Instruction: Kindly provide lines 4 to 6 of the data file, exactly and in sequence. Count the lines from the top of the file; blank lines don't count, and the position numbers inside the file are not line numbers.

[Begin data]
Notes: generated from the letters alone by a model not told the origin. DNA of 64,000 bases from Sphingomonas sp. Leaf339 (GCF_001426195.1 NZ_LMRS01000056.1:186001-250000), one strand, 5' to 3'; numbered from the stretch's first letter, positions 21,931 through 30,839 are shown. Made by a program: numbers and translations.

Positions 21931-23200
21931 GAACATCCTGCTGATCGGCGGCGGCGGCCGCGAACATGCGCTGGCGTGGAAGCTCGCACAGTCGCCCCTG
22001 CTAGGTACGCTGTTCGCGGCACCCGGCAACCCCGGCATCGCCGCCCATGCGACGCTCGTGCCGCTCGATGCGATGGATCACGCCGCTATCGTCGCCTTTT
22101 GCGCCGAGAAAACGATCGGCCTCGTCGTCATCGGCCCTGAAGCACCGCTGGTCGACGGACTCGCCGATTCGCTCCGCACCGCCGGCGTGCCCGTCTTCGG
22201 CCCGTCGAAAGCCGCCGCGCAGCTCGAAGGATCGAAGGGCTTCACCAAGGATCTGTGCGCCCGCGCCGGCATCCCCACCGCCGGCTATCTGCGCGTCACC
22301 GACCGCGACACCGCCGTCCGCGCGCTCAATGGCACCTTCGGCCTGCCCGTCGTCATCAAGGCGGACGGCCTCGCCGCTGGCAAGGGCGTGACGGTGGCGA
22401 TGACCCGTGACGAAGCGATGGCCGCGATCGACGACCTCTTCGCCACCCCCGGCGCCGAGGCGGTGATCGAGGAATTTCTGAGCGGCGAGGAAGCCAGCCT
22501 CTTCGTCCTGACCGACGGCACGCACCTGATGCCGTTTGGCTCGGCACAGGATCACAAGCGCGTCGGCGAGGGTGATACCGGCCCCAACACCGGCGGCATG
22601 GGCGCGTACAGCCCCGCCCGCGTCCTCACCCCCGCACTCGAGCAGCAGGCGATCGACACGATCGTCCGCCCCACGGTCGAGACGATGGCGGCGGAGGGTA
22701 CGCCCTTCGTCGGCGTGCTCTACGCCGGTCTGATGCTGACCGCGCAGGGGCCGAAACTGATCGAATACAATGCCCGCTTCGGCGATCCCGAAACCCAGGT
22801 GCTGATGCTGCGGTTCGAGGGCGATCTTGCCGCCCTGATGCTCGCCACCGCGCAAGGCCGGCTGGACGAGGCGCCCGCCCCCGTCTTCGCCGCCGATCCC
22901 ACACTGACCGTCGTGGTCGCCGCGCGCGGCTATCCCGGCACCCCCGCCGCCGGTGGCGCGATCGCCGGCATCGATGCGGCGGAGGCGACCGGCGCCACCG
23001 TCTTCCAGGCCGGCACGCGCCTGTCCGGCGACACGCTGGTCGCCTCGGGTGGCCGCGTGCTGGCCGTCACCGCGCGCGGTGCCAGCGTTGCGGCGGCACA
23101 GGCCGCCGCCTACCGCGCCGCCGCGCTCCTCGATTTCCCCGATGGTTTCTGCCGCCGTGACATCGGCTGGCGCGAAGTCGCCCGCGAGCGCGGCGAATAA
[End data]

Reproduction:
22001 CTAGGTACGCTGTTCGCGGCACCCGGCAACCCCGGCATCGCCGCCCATGCGACGCTCGTGCCGCTCGATGCGATGGATCACGCCGCTATCGTCGCCTTTT
22101 GCGCCGAGAAAACGATCGGCCTCGTCGTCATCGGCCCTGAAGCACCGCTGGTCGACGGACTCGCCGATTCGCTCCGCACCGCCGGCGTGCCCGTCTTCGG
22201 CCCGTCGAAAGCCGCCGCGCAGCTCGAAGGATCGAAGGGCTTCACCAAGGATCTGTGCGCCCGCGCCGGCATCCCCACCGCCGGCTATCTGCGCGTCACC